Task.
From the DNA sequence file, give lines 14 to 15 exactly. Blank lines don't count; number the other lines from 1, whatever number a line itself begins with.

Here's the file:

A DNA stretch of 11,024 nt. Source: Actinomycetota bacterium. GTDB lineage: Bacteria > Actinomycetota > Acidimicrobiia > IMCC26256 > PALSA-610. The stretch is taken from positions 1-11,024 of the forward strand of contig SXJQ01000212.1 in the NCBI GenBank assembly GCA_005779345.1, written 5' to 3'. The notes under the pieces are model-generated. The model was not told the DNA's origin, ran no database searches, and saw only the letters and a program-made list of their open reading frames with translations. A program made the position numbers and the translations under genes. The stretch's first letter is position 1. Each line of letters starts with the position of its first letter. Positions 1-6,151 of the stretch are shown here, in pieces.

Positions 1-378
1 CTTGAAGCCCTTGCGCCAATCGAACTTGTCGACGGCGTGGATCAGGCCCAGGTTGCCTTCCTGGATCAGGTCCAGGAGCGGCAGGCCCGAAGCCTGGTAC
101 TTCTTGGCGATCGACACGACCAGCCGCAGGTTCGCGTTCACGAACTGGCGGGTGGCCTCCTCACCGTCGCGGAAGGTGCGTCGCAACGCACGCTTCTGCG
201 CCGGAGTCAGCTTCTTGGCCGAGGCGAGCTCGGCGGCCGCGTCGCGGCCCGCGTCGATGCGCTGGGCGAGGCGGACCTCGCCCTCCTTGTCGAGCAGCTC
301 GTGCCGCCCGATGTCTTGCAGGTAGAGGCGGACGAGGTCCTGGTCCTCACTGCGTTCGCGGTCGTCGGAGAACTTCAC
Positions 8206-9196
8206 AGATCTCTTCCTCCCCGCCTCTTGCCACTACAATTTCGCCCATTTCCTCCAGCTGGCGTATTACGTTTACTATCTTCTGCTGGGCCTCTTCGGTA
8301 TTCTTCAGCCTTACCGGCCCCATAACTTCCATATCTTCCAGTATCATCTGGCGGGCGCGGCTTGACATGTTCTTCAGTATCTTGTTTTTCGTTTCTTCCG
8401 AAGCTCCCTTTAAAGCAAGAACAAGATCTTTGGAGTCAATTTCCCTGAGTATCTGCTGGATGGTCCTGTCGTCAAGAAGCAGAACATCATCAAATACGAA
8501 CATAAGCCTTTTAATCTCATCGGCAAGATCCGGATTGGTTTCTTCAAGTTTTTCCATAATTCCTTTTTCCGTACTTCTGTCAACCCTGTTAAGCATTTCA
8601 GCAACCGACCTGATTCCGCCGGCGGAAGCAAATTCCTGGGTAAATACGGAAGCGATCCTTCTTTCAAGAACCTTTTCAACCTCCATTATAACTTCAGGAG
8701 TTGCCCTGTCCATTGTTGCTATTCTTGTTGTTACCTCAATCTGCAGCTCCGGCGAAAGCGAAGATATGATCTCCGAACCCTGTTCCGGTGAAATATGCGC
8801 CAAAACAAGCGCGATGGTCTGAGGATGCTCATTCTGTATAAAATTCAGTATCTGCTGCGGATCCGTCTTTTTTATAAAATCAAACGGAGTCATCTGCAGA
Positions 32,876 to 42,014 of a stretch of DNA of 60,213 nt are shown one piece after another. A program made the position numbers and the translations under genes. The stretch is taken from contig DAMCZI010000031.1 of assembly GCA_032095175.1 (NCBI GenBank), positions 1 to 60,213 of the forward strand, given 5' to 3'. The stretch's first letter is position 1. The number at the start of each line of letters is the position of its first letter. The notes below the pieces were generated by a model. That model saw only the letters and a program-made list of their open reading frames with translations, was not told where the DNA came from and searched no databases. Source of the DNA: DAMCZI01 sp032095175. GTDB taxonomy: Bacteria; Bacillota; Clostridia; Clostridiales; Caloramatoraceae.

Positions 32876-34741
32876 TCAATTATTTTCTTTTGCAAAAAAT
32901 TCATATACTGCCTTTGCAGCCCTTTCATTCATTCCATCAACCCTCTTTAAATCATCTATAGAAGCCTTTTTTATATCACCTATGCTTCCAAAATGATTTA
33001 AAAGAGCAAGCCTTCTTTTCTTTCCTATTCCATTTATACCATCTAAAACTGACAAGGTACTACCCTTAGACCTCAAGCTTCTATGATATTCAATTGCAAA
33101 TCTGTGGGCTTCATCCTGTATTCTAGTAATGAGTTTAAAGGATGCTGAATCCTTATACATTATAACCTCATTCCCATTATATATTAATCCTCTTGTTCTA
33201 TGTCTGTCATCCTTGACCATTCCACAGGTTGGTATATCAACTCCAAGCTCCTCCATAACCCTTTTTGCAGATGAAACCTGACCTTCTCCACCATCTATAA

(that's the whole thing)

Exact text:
8801 CAAAACAAGCGCGATGGTCTGAGGATGCTCATTCTGTATAAAATTCAGTATCTGCTGCGGATCCGTCTTTTTTATAAAATCAAACGGAGTCATCTGCAGA
Positions 32,876 to 42,014 of a stretch of DNA of 60,213 nt are shown one piece after another. A program made the position numbers and the translations under genes. The stretch is taken from contig DAMCZI010000031.1 of assembly GCA_032095175.1 (NCBI GenBank), positions 1 to 60,213 of the forward strand, given 5' to 3'. The stretch's first letter is position 1. The number at the start of each line of letters is the position of its first letter. The notes below the pieces were generated by a model. That model saw only the letters and a program-made list of their open reading frames with translations, was not told where the DNA came from and searched no databases. Source of the DNA: DAMCZI01 sp032095175. GTDB taxonomy: Bacteria; Bacillota; Clostridia; Clostridiales; Caloramatoraceae.